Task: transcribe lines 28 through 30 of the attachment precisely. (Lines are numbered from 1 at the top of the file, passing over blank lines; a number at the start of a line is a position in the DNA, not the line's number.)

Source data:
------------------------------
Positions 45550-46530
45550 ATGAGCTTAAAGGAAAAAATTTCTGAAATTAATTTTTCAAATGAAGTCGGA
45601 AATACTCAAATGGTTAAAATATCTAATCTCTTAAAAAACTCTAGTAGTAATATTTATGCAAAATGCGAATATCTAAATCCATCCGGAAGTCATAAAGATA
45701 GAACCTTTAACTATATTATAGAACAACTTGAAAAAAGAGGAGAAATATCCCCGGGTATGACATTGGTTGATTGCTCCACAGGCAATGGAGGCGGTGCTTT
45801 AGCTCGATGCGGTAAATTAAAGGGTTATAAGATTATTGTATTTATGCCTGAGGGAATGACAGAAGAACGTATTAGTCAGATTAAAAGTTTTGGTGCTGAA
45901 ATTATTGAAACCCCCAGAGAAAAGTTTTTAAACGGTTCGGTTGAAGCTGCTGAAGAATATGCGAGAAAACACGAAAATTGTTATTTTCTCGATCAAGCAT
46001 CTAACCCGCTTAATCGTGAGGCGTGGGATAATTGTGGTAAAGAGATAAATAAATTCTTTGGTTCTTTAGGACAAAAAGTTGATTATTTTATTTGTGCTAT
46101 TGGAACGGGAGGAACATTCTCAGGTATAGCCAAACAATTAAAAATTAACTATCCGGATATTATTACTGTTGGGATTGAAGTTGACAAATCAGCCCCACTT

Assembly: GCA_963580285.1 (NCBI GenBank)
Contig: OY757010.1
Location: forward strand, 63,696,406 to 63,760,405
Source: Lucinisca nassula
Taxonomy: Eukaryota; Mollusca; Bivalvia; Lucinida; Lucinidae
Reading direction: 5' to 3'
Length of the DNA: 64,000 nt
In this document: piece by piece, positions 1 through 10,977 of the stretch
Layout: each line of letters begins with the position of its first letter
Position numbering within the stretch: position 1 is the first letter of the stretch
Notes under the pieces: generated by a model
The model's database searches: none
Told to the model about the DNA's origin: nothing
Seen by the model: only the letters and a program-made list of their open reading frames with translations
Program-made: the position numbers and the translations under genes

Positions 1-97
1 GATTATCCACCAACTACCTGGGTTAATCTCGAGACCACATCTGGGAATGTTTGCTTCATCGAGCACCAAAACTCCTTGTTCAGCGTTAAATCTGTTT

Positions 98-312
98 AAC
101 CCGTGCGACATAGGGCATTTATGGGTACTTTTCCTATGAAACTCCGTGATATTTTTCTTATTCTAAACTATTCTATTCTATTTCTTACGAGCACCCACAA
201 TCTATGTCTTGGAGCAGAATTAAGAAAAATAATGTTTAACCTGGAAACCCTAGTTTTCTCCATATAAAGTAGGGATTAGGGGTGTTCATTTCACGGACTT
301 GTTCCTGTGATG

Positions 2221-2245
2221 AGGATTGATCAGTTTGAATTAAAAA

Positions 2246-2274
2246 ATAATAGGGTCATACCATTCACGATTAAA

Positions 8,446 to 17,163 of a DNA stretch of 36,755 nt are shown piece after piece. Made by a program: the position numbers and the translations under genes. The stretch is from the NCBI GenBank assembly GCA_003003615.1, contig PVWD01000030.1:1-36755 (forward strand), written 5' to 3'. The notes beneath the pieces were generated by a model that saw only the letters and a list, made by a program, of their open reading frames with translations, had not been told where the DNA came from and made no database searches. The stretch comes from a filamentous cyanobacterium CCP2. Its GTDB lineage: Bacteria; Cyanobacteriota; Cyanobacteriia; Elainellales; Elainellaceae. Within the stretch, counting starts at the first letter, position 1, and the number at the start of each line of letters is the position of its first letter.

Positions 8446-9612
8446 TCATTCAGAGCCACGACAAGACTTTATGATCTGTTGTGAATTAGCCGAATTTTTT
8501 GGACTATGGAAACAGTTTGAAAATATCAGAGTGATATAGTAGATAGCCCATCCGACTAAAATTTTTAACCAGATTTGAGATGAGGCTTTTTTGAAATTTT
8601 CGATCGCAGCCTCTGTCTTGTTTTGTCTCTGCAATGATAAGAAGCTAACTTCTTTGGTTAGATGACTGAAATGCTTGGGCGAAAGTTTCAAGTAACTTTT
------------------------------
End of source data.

101 CCGTGCGACATAGGGCATTTATGGGTACTTTTCCTATGAAACTCCGTGATATTTTTCTTATTCTAAACTATTCTATTCTATTTCTTACGAGCACCCACAA
201 TCTATGTCTTGGAGCAGAATTAAGAAAAATAATGTTTAACCTGGAAACCCTAGTTTTCTCCATATAAAGTAGGGATTAGGGGTGTTCATTTCACGGACTT
301 GTTCCTGTGATG